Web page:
Arts and Entertainment Editor
There comes a time in everyone’s life to meet someone he or she expected to be incompatible with, but, through an unexpected common interest, they become friends.
Some might describe this situation as an “odd encounter.”
The experiment started Tuesday, Nov. 4. It will continue for the entire month of November.
Edward Noriega, director and professor of design, and his Design Studio class will be conducting a social experiment called “The Odd Encounters,” using various forms of social media, such as Twitter, Facebook and Instagram.
The experiment will explore the differences in people from various backgrounds, with the intention being for the participants to gain appreciation for those differences and to discover what brings them together.
Ten students from the class designed 10 sets of unique buttons using a theme of two opposing personality traits. Some basic examples were: introversion or extroversion, neat or messy, and the ability to be responsible or irresponsible.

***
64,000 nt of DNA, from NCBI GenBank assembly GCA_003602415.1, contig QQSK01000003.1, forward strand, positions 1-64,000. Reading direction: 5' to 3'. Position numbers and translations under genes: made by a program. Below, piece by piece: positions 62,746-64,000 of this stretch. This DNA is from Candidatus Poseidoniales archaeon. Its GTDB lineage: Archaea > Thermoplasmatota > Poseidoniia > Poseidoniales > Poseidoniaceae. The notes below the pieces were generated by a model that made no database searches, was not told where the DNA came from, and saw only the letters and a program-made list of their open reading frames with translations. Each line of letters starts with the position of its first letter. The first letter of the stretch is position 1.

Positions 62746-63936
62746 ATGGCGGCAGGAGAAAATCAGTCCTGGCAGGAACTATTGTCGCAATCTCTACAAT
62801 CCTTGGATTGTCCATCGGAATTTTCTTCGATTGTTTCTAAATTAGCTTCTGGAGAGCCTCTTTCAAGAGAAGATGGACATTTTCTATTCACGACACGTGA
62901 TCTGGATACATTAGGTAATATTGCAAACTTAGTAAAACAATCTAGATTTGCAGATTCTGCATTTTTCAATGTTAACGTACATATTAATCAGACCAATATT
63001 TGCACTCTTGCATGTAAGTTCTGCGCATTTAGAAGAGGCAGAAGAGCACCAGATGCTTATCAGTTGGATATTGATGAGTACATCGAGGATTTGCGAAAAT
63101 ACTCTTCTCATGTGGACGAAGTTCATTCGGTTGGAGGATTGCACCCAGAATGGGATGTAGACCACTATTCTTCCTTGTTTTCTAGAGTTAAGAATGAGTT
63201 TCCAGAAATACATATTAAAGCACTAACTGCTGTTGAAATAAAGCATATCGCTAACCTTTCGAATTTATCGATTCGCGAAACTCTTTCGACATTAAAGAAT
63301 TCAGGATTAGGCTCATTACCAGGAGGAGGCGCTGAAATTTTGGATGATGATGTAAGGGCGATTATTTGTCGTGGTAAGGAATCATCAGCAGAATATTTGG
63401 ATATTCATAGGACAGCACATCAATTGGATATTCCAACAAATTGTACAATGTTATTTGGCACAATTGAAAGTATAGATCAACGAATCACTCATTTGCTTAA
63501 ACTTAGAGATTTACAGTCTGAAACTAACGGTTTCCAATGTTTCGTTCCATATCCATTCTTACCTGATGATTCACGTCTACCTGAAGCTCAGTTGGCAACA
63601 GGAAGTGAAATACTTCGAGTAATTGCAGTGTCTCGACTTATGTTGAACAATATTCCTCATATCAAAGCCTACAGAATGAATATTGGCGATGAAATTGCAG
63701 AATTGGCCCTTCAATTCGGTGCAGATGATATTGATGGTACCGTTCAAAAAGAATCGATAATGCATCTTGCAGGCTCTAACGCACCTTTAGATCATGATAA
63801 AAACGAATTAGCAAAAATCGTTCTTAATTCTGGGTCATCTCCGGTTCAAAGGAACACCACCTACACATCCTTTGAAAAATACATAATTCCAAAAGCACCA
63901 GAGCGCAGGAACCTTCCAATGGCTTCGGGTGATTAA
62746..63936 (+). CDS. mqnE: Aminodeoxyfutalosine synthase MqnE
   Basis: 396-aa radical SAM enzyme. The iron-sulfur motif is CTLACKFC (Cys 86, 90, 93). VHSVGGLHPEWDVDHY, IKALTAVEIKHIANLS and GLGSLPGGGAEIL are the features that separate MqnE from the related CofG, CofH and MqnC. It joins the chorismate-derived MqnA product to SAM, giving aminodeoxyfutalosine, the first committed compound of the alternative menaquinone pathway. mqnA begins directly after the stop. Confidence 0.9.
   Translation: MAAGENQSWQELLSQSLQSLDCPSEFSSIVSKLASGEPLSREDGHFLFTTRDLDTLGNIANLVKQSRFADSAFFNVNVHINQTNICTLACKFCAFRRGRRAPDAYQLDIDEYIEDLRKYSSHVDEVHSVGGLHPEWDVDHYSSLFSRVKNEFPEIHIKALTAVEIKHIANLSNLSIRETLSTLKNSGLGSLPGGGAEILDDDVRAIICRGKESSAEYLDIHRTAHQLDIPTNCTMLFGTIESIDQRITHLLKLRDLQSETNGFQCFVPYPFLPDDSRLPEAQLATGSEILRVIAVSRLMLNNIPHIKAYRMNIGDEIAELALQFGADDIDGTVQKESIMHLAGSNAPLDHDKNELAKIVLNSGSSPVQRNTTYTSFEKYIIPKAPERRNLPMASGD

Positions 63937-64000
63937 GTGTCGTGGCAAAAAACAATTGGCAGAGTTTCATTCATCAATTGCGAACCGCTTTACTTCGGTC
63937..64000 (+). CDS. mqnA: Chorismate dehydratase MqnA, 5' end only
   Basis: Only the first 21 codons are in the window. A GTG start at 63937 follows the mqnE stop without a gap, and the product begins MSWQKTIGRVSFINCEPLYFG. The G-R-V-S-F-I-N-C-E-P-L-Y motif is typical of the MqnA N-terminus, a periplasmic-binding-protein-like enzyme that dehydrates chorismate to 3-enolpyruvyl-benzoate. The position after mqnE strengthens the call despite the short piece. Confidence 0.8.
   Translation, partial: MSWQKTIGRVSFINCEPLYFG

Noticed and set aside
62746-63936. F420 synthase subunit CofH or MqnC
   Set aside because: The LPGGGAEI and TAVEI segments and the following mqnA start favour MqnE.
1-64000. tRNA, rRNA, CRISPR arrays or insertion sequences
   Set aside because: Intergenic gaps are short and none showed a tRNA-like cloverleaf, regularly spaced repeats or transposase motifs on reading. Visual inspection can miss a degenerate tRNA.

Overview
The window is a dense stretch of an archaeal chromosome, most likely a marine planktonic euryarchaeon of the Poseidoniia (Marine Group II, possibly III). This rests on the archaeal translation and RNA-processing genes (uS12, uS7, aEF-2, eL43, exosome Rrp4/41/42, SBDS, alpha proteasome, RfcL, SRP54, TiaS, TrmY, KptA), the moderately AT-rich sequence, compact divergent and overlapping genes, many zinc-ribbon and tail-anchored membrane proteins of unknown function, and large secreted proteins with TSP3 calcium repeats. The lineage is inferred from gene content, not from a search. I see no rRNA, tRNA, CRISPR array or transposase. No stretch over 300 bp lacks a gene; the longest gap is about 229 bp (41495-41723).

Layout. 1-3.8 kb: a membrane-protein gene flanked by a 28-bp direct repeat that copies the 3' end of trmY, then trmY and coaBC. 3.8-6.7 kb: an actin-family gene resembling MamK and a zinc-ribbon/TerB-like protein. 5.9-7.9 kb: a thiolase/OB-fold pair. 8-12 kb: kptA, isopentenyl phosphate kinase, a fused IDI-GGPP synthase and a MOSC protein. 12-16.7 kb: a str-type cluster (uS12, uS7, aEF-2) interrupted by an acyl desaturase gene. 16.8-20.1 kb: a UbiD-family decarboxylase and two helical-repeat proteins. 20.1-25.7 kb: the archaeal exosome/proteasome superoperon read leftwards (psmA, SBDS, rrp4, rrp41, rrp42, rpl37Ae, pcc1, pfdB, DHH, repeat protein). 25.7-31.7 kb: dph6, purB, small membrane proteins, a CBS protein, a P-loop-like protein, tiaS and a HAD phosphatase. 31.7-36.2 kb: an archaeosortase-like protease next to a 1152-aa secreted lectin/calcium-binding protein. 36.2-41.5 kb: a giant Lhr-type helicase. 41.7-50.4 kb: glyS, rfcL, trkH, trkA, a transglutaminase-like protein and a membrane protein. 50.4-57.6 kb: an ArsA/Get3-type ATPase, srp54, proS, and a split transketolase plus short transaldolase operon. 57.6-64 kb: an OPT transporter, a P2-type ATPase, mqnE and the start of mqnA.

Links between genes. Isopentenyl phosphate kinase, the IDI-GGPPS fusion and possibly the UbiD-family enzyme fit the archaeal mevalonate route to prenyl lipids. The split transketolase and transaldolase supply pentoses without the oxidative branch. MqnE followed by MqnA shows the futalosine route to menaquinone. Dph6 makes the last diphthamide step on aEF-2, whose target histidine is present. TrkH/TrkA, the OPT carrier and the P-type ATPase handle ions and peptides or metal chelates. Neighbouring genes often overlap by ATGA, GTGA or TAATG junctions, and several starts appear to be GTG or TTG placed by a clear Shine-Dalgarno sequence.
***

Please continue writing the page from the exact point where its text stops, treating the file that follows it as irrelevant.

Once the buttons were completed, the designers attached them to cards that had instructions on what to do next.
The buttons were then given to department secretaries along with a letter telling them to distribute the buttons to students who they think will participate in the experiment.
Once a student gets a button, he or she is encouraged to find the person who has the matching button through social media sites. The experiment can be boiled down to a big scavenger hunt via social media.
Once a pair has found each other, they will notify the designer of the buttons.
This is only the first phase of the experiment.
The second phase is setting up an interview between the pair and the designer. The designer will determine whether the interview will be online or in person. The interview questions will highlight either differences or similarities between two people who wouldn’t have normally met.
A piece will then be created based on the answers of the two individuals.
Additional portions of the experiment are the various stickers that will be placed around campus. If a student finds a sticker on campus, he or she can take a picture of the sticker and post it on Instagram, Twitter or Facebook with the hashtag #TheOddEncounters.
If a participant in the experiment isn’t sure of what to do, he or she should contact the respective designer of the button received.
For more information on the experiment, students can contact Noriega at firstname.lastname@example.org.